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Yesterday I passed the Covent Garden Apple Store, which has attracted a collection of flowers and tributes to co-founder, CEO and chairman Steve Jobs. His premature death and the global reaction has provoked widespread analysis into exactly what it is that he did so successfully. The Economist in particular have published a number of features on Jobs, as well as a timely special report on personal technology. Apple, the author of this report notes, “has indeed ushered in a new era in which personal technology is finally living up to its name. That is because the technology is starting to adapt to the people who use it rather than forcing them to adapt to it.”

Apple products like the iPhone are brilliantly easy to use, making advanced technology available and useful to everyday users. Apple’s designers are world class at devising and developing products (each of which are marked “Designed by Apple in Cupertino”) that help their customers navigate the strange new world that technology brings – often by making things as simple as possible. The most remarkable feature of the latest iPhone is Siri, a new feature that draws on Natural Language Processing to let users set reminders, send messages and do many more tasks simply through voice command. “The intelligent assistant that helps you get things done” has been received well by early adopters who claim it works with the ease they expect from Apple: “remarkably good at interpreting instructions and turning them into actions” one reviewer said.

Here at the RSA, we sometimes describe our mission as being to understand and enhance human capabilities in order to meet the challenges that we face in the 21st century. Our practical work demonstrates this through projects that explore how we can more effectively understand our brains, our place in the community, our ability to become more resourceful and so on. Personal technology, like smartphones and apps, also promises enhance our capabilities; for example helping us to manage large amounts of information in order to make better decisions. But as Marshall McLuhan wrote (almost fifty years ago) in Understanding Media: “The medium gives power through extension but immobilizes and paralyzes what it extend. In this sense, technologies both extend and amputate”.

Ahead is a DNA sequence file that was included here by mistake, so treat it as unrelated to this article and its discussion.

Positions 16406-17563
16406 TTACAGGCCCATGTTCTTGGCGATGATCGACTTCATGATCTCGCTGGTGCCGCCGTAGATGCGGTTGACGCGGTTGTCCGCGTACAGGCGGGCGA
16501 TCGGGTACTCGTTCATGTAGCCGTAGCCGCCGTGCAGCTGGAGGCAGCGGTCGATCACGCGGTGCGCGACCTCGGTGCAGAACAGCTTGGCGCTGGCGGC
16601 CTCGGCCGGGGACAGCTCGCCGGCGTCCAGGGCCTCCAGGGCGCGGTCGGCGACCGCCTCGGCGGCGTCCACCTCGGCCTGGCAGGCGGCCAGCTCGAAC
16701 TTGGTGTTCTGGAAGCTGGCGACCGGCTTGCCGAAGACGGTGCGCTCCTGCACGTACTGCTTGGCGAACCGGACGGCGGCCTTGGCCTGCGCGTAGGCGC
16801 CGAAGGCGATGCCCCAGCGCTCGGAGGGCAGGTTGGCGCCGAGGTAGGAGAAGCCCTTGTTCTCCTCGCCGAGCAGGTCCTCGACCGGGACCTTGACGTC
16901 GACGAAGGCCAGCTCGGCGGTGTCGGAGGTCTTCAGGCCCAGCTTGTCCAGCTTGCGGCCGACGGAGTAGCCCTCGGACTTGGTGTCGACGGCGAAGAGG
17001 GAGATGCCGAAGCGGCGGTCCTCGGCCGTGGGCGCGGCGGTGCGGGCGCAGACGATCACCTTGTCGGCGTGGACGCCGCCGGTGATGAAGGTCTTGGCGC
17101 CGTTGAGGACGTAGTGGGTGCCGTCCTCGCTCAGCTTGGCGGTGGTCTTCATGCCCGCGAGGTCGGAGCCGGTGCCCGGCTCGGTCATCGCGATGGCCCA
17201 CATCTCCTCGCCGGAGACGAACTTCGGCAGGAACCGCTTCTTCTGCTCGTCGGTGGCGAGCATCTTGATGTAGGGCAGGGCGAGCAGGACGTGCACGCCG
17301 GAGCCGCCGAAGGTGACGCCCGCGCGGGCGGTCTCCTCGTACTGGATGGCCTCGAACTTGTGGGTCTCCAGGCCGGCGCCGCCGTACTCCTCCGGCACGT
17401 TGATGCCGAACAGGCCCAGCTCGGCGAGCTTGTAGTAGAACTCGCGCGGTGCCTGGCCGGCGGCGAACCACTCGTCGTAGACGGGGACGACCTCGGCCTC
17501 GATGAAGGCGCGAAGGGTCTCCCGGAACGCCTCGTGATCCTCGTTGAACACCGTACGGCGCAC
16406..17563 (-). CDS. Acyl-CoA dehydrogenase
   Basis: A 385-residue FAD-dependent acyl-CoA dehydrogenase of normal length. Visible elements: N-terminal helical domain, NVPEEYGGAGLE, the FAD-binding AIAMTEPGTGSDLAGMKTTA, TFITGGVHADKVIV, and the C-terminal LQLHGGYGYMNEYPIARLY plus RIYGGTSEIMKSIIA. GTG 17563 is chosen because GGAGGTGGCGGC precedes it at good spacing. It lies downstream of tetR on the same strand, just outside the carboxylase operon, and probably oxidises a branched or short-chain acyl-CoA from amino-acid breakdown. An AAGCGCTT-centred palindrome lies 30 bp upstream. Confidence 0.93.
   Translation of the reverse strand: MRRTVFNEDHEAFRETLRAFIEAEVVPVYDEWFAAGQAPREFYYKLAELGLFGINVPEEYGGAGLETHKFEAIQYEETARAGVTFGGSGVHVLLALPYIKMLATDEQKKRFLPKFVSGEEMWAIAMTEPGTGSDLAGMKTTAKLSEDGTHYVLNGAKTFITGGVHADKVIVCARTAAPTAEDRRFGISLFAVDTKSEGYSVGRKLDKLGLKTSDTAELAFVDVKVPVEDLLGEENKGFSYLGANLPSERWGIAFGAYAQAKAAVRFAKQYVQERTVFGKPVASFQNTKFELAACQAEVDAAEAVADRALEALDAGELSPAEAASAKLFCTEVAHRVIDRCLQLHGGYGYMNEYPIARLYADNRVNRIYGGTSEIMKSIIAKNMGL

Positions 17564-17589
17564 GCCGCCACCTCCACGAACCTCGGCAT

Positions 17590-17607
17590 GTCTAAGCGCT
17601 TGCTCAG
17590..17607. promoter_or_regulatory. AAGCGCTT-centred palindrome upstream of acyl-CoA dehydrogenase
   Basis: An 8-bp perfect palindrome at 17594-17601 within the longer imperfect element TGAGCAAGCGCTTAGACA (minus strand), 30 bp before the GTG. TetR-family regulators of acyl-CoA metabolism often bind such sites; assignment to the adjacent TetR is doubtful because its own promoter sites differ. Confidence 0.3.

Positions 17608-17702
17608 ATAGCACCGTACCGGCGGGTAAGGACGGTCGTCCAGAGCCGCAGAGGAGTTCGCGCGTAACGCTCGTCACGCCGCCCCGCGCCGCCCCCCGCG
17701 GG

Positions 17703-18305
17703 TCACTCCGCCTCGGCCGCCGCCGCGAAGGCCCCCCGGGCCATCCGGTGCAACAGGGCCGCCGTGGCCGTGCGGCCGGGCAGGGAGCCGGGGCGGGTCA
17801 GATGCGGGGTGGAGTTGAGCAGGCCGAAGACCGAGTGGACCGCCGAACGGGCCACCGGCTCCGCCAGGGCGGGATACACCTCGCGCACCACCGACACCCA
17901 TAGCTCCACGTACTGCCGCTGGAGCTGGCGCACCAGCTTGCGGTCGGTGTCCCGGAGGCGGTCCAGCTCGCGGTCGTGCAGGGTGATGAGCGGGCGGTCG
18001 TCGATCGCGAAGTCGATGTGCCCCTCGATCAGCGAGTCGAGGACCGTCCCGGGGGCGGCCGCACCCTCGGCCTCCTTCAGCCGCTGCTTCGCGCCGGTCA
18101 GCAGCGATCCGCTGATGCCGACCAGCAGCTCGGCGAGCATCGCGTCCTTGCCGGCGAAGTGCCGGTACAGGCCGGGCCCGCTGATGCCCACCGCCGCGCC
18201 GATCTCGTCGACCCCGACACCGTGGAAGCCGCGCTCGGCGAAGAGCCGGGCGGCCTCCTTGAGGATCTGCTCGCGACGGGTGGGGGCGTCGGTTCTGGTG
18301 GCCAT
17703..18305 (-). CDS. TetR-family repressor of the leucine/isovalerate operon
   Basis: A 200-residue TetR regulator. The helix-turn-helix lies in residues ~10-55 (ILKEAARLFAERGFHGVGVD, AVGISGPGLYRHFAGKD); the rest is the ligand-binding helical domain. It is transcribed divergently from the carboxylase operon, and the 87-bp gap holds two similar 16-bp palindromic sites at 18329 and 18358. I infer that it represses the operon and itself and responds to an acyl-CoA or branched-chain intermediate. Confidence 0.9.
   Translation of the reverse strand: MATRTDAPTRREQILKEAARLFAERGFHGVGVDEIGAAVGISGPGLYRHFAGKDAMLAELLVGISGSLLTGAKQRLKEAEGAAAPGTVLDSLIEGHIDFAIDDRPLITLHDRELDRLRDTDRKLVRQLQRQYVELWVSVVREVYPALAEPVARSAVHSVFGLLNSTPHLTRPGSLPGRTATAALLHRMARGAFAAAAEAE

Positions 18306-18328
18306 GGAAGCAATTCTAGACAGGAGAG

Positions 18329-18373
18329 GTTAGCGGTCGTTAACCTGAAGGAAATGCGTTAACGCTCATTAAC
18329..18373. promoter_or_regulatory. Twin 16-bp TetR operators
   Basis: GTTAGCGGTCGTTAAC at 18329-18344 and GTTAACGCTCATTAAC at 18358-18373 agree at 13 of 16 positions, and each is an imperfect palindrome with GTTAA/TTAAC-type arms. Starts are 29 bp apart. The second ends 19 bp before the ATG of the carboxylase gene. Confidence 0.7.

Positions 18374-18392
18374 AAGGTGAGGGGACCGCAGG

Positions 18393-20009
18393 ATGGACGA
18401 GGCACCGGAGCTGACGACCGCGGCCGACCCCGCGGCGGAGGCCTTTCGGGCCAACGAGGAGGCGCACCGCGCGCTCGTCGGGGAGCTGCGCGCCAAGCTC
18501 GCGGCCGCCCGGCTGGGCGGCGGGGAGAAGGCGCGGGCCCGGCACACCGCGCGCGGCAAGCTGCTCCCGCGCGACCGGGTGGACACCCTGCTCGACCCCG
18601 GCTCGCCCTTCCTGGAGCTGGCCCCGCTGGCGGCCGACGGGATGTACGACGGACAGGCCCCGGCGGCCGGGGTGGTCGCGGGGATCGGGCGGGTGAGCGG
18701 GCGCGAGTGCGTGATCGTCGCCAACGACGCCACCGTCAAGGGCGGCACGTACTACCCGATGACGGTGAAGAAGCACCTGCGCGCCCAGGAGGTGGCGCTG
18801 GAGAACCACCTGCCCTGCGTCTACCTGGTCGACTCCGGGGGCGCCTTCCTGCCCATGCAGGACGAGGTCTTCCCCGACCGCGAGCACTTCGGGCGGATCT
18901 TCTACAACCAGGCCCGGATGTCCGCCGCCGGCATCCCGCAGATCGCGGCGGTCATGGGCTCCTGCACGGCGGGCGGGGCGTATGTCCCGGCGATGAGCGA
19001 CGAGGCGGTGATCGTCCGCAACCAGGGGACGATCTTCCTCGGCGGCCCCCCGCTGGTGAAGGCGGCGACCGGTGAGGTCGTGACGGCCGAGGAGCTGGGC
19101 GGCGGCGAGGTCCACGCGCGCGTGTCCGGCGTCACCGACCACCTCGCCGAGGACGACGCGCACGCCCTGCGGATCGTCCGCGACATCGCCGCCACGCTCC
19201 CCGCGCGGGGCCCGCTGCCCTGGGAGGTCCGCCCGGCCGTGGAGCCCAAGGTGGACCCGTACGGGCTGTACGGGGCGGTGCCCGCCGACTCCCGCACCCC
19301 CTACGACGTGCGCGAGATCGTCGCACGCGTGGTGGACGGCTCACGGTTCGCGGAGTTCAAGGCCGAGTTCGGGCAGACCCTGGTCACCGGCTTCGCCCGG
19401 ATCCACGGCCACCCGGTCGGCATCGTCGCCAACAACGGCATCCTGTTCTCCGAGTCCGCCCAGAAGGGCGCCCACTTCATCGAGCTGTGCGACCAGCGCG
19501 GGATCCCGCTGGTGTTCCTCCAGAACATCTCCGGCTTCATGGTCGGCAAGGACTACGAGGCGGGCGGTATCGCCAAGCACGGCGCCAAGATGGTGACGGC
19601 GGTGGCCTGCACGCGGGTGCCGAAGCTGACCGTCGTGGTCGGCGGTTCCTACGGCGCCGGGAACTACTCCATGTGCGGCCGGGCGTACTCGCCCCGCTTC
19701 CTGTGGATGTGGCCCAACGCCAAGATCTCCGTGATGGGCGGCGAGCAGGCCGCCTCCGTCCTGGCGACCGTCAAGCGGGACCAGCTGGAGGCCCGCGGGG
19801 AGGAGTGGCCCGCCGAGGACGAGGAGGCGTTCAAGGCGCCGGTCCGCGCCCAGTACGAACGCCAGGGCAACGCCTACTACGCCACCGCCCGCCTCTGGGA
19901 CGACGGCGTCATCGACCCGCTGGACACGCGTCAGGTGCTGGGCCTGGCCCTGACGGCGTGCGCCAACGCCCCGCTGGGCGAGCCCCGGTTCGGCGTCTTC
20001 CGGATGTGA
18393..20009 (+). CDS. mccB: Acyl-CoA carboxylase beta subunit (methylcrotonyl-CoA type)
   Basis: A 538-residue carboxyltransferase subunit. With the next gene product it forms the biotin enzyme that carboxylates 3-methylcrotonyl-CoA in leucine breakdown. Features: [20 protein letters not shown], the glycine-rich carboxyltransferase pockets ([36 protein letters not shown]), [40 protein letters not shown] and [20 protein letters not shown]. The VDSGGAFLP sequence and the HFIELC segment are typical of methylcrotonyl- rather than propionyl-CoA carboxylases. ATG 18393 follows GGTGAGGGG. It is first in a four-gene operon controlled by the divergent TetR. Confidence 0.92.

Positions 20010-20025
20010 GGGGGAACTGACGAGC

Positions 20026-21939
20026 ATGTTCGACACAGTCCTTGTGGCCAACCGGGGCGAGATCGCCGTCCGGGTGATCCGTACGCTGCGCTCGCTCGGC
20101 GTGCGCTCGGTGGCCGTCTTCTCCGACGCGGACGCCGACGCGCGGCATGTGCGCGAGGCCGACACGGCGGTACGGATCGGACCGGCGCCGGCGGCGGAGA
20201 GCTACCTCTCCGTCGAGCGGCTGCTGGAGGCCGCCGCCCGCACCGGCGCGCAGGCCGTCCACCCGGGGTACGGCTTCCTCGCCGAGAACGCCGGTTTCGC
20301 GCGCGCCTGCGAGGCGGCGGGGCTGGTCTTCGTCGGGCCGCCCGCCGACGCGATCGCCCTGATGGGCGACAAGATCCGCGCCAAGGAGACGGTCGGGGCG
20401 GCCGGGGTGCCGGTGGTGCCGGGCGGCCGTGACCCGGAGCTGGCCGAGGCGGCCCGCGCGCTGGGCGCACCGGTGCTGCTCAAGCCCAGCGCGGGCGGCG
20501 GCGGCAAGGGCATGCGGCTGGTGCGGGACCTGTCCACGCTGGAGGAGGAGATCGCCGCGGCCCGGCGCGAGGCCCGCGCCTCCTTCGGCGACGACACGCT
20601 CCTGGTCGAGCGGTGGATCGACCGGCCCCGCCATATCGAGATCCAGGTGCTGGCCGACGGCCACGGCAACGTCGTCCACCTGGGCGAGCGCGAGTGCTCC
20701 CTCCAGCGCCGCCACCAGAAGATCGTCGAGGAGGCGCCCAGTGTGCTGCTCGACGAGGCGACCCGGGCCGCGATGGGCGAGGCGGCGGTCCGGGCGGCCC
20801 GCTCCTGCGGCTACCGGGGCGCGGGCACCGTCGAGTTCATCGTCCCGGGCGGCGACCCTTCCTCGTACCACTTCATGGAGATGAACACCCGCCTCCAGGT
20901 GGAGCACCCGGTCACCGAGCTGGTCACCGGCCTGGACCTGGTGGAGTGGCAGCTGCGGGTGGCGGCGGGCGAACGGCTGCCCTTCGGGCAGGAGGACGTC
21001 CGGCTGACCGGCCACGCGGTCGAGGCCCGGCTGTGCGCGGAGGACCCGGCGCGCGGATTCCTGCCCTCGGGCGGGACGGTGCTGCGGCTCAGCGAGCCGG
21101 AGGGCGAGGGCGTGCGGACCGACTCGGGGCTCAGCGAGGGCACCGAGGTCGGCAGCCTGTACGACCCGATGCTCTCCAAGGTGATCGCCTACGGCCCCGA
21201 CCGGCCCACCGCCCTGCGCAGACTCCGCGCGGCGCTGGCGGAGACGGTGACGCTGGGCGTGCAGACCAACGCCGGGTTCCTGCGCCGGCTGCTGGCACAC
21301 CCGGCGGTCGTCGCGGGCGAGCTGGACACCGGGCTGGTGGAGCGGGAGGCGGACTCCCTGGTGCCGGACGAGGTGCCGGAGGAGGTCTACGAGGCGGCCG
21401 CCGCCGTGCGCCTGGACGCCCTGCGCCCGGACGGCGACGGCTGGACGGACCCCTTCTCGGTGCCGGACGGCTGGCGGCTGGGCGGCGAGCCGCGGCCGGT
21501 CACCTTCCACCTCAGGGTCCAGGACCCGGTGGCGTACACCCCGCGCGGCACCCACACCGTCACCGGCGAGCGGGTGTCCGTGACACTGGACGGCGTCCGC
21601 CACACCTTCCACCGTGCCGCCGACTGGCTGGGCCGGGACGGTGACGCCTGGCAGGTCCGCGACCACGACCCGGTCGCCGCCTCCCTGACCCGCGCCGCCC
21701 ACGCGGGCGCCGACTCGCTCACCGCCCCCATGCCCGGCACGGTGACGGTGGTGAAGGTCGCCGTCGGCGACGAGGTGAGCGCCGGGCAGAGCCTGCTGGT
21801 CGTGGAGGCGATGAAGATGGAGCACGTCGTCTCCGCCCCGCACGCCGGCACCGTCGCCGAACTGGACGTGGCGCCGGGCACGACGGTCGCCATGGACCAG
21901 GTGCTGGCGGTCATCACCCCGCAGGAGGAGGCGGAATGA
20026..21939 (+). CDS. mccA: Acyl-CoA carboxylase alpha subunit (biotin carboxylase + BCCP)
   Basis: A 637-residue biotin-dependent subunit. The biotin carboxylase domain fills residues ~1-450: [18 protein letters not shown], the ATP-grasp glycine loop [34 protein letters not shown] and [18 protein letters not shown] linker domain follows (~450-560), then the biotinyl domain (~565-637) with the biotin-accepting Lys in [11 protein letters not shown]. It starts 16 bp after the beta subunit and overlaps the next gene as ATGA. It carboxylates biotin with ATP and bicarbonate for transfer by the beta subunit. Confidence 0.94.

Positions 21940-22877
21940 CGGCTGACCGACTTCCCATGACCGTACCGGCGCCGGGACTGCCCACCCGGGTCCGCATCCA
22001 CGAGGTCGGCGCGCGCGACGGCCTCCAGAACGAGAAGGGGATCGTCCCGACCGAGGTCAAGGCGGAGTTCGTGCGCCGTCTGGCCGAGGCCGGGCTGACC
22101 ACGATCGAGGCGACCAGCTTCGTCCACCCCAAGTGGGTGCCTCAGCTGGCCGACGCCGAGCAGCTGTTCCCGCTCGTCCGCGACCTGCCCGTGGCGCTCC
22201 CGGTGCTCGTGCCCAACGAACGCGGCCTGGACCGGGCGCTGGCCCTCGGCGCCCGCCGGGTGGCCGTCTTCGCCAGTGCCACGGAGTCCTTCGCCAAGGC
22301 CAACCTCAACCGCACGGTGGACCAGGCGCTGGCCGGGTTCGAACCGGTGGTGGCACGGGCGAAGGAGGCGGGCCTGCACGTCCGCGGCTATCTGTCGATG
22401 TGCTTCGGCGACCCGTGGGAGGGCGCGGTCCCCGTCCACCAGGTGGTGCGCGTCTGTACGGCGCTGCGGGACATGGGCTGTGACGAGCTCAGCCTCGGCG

The Economist report that sales of tablets and smartphones are expected to overtake sales of PCs this year, and projected to reach 10 billion mobile connected devices by 2020. But although personal technology is increasingly pervasive, it’s unusual to see balanced commentary on the effect of innovations like Siri on people’s capabilities. On the one hand, we say that personal technology is a tool that extends and empowers us. Towards the more neo-luddite/amputation end of the spectrum, we say that sat-navs dissuade us from making mental maps of an area, calculators make us worse at mental arithmetic and word-processing software ruins our spelling and handwriting. [When the media does note downsides to personal technology, they’re usually restricted to privacy concerns and surveillance (including sousveillance).]

Designers often strive to make things as simple as possible for the user, but are there ever situations in which too much simplicity becomes disempowering and creates dependencies in the long term? Should personal technology (hardware or apps) be designed to encourage the user to think and engage, rather than passively accept defaults? If so, how should these design decisions be made; are there principles that could guide interaction designers to decide when to protect the user from unnecessary details, and when to provoke action? What would Marshall McLuhan say about the iPhone and Siri, and what would Steve Jobs think about all this?

I’m sure interaction designers, cognitive ergonomists and others have been exploring questions like these for years. I’d love to hear about any examples of products or interfaces that are designed in a way that reinforces rather diminishes their users’ independent capabilities.


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